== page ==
Our research focuses on brain-behavior relations, brain plasticity and its modulation, with a specific focus on understanding motor and cognitive circuits and the effects of non-invasive brain stimulation. To accomplish this, the B2Lab combines precise behavioral measurements with neurophysiology and non-invasive brain stimulation (NIBS) to investigate mechanisms of motor control, learning and cognition and their impairments in neurological disorders.
Behavioral measures range from simple psychophysics and reaction times to detailed analysis of force and movement kinematics. Neurophysiological measures include electromyography (EMG) to detect muscle activity and brain imaging measures of brain structure (magnetic resonance imaging, MRI) and function (fMRI). Non-invasive brain stimulation tools to measure and modulate brain activity include multi-locus transcranial magnetic stimulation (TMS) and transcranial direct current stimulation (tDCS).
Noninvasive brain stimulation (NIBS) is rapidly developing as a powerful technique that can alter neuronal activity in specific brain areas to help better understand brain function. It is an especially promising tool in the treatment of many neurological and movement disorders such as stroke and Parkinson’s disease as NIBS can induce persistent changes in brain plasticity and potentially recalibrate and enhance neural functioning in clinical conditions. However, we have a limited understanding of how NIBS affects a person’s brain and their control of grasping behaviors.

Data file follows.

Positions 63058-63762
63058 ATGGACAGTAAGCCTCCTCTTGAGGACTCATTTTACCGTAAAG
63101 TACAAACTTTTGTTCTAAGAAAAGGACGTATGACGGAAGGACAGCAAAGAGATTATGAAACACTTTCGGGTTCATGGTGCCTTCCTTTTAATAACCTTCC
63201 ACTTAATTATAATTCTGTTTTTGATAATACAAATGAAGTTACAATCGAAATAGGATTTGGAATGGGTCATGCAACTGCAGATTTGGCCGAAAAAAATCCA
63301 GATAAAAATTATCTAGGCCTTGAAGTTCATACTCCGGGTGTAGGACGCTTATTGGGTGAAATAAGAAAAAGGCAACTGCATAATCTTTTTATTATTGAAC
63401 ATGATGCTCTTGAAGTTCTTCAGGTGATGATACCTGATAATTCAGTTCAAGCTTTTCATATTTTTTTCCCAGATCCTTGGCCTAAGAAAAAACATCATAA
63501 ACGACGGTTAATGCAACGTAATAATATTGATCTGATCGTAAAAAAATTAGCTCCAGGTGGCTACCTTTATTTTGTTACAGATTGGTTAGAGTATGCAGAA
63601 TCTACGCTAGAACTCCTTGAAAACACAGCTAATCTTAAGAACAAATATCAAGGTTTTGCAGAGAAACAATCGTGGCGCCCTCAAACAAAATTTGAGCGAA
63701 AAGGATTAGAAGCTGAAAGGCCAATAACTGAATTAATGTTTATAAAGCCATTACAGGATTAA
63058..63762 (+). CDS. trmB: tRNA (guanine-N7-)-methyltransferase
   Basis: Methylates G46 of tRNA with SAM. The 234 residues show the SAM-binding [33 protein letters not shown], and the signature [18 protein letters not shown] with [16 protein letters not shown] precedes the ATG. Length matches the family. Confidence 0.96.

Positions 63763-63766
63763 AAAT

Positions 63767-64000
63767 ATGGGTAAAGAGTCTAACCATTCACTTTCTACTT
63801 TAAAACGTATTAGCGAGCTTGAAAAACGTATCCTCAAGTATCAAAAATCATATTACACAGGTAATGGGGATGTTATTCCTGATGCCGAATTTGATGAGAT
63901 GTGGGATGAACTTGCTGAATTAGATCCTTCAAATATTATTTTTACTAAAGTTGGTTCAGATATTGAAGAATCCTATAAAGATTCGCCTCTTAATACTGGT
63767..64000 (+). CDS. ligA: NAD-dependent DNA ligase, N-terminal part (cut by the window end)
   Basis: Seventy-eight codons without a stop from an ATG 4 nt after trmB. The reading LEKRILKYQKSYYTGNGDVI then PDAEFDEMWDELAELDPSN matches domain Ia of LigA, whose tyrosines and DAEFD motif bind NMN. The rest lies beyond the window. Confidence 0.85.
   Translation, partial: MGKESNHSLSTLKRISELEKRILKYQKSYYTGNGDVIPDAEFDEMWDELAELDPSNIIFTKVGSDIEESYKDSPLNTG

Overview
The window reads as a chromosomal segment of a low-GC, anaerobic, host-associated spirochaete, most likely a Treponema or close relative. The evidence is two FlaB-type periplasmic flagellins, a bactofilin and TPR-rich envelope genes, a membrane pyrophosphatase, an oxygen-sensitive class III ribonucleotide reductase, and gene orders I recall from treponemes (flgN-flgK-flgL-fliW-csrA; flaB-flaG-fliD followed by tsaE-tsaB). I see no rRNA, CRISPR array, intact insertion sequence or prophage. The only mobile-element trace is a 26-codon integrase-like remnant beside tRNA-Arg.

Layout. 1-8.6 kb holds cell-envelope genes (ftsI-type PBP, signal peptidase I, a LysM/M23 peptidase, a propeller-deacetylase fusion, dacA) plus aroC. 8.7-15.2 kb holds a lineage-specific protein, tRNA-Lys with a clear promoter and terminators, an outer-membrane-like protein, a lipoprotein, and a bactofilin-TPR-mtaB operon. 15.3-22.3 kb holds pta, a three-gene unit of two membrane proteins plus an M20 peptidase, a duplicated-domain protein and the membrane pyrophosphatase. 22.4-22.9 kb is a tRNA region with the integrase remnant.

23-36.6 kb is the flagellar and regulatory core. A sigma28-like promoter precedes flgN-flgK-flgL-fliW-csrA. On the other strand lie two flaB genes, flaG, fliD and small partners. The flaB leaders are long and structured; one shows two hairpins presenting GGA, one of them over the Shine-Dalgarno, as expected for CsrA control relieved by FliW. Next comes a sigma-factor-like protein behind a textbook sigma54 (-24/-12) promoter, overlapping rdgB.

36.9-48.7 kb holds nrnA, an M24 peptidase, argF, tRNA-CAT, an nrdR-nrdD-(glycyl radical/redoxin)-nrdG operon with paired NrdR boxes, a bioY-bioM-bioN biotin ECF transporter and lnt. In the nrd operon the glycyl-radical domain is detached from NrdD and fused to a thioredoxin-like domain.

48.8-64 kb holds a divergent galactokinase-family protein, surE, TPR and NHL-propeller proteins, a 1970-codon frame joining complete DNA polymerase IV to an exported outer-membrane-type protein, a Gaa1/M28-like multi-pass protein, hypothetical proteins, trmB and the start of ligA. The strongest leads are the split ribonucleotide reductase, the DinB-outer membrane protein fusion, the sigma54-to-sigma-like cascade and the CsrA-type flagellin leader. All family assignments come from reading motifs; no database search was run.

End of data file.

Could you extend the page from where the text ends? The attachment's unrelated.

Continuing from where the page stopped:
Knowledge gained from this research will inform future translational studies to better treat motor and cognitive impairments in individuals with neurological disorders.
Michael Vesia, PhD
Dr. Michael Vesia is an Assistant Professor of Movement Science at the University of Michigan School of Kinesiology. He received his PhD in Kinesiology and Health Sciences from York University and was a postdoctoral fellow at the University of Waterloo and the Krembil Brain Institute.
Dr. Vesia has published nearly 40 articles in peer-reviewed journals, including the Journal of Neurophysiology, Experimental Brain Research, Brain Stimulation, Cerebral Cortex, Neurology, and the Journal of Neuroscience. His research focuses on understanding brain network dynamics in cognition, perception, and movement after brain injuries and neurological disease. He hopes to improve movement and cognition in older adults through non-invasive brain stimulation and motor-cognitive interventions.
The B2Lab is committed to supporting and promoting diversity, equity and inclusion. We recognize that we are stronger when we embrace different backgrounds, perspectives and approaches, in our lab and in our community. Everyone is welcome and will be supported in our lab, regardless of race, nationality, religion, gender, sexual orientation, age, disability, or any other element or personal or social identity.
We invite you to learn more about the School of Kinesiology's commitment to diversity, as well as the University of Michigan's office of diversity, equity and inclusion.
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